Senator pushing $15 an hour describes his ‘awkward’ reality

Printed from:

STATE HOUSE — As a legislative committee heard testimony on the pros and cons of setting a $15 hourly pay floor for Logan Airport workers, its Senate chairman repeatedly described the day as an “awkward” moment for him, as both a supporter of the higher minimum wage and an airline CEO who can’t currently afford to pay that wage to all employees.

“Probably on the list of awkward moments at the State House for me, this has to make — not the top of the list, but it gets there,” said Sen. Daniel Wolf, co-chair of the Joint Committee on Labor and Workforce Development and the founder of Cape Air.

At the start of a hearing Tuesday on bills filed by Rep. Adrian Madaro and Sen. Sal DiDomenico that would establish a $15 minimum wage for commercial service employees at Logan Airport, Wolf said his company has “set an operational goal and is working on a timeframe” to get all its employees to at least a $15 wage.

“I just wanted to put that out there,” Wolf said. “It’s an awkward, interesting place for me to be because I do support the effort to get to 15. I think it has to be done in a way so that we make sure that the business community is healthy while we get there.”

The legislation from Madaro and DiDomenico (H 3923, S 2125) would phase in the minimum wage increase over three years, bringing it to $12 this year, $13.50 the next and $15 in 2018.

Workers across a variety of fields, across Massachusetts and nationwide, have been fighting for a $15 pay floor. Fast food and retail workers, personal care attendants and nursing home employees are among those seeking the higher wages.

Wolf, a Harwich Democrat, is the sponsor of a bill (S 1024) that would set a $15 minimum wage for fast food restaurants and so-called “big-box” retailers. The bill was endorsed by the labor committee in November, and Wolf was hailed at a subsequent rally outside the State House as a “champion” of the measure.

In voicing concerns about the airport workers bill, an industry representative used an argument similar to one that has been raised around the fast food and big-box store bill.

W. Chris Harrison, a Memphis attorney testifying on behalf of the trade group Airlines for America, said that the organization would not take a position on higher wages but did oppose “targeting a very small group of employees . . . on a very small, 3.7-acre tract of land and say those employees alone should get a raise.”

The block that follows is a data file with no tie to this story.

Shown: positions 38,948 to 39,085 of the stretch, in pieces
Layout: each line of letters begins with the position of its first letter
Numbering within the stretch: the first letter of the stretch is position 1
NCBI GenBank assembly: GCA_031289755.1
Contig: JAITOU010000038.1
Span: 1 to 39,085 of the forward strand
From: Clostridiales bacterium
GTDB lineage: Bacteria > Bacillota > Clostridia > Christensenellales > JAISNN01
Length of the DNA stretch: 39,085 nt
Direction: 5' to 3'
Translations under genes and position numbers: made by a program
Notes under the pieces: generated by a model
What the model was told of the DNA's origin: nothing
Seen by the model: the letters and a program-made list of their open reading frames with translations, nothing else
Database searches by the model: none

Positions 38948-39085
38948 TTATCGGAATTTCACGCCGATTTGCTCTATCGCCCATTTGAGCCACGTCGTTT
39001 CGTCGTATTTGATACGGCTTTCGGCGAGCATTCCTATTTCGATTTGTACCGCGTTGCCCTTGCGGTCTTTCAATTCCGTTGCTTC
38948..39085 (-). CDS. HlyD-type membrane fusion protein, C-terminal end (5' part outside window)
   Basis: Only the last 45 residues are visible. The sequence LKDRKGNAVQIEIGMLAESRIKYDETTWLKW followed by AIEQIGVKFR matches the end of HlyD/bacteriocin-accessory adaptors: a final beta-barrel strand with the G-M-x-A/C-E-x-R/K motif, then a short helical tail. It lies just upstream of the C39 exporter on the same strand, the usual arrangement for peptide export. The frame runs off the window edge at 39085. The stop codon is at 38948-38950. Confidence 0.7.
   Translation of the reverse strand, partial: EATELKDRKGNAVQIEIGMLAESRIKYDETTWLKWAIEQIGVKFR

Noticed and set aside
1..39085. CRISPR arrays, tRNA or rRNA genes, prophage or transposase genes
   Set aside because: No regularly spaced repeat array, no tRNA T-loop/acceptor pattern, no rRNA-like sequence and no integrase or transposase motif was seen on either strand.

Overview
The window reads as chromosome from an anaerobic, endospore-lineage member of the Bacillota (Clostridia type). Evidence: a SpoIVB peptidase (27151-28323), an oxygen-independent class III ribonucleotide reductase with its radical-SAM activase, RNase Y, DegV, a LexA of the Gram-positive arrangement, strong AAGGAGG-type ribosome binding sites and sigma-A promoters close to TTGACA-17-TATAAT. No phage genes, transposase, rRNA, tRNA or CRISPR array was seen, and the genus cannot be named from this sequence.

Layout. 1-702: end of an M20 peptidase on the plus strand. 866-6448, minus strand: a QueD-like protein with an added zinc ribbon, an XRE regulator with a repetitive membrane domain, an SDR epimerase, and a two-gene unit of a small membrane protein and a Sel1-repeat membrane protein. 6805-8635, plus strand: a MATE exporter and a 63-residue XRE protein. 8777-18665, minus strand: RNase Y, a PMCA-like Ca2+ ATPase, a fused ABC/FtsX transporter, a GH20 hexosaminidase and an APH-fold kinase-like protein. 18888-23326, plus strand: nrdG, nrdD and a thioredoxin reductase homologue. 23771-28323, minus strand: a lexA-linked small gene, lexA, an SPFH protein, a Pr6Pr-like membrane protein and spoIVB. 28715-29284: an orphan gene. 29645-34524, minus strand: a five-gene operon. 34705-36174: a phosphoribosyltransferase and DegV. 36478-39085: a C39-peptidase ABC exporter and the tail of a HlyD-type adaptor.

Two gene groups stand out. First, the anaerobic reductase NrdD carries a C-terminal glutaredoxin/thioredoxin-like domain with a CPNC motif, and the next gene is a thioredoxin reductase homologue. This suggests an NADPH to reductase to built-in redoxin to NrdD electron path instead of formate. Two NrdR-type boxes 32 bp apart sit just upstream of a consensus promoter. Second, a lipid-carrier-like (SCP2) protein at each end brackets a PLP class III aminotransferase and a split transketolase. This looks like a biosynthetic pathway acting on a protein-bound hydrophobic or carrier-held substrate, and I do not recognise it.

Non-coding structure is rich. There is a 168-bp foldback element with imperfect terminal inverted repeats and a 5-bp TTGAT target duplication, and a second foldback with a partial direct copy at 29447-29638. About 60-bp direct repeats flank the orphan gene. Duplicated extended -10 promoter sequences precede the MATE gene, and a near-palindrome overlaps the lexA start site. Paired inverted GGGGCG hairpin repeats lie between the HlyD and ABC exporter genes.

[Listen to: Airline for America Testimony]

“Let’s say you have somebody who lives in East Boston who works at the airport and cleans planes,” Harrison said. “They’re making $15 an hour. Well, what about the person who lives in East Boston and cleans office buildings, and they’re making $10, $11, $12 an hour? How is that fair?”

Last month, the Massachusetts minimum wage rose to $10 from $9 an hour. On Jan. 1, 2017, it is scheduled to go up again to $11.

Supporters of the wage floor in Massachusetts say it’s the highest in the nation and House Speaker Robert DeLeo said in late January that he “quite frankly can’t see us revisiting that particular issue.”

Khelia Cox, who works for an airline contractor at Logan Airport, told the committee she recently received a raise to $11 an hour and finds her pay quickly eaten up by necessities like groceries and rent.

“One hour of my pay at $11 an hour, that’s a box of cereal and a gallon of milk for my kids,” she said. “Right now, I have five under the age of 18. Kids eat cereal and milk all the time.”

Jonathan Cornier said he had worked for a Logan contractor for two years and, in that time, seen coworkers become homeless because they were unable to keep up with rent. They then lost access to secure portions of the airport, where a worker’s address is required for security clearance, Cornier said.

“One day they have their badge and the next they have to quit because they can’t even have a house,” he said.

— Written by Katie Lannan

Copyright State House News Service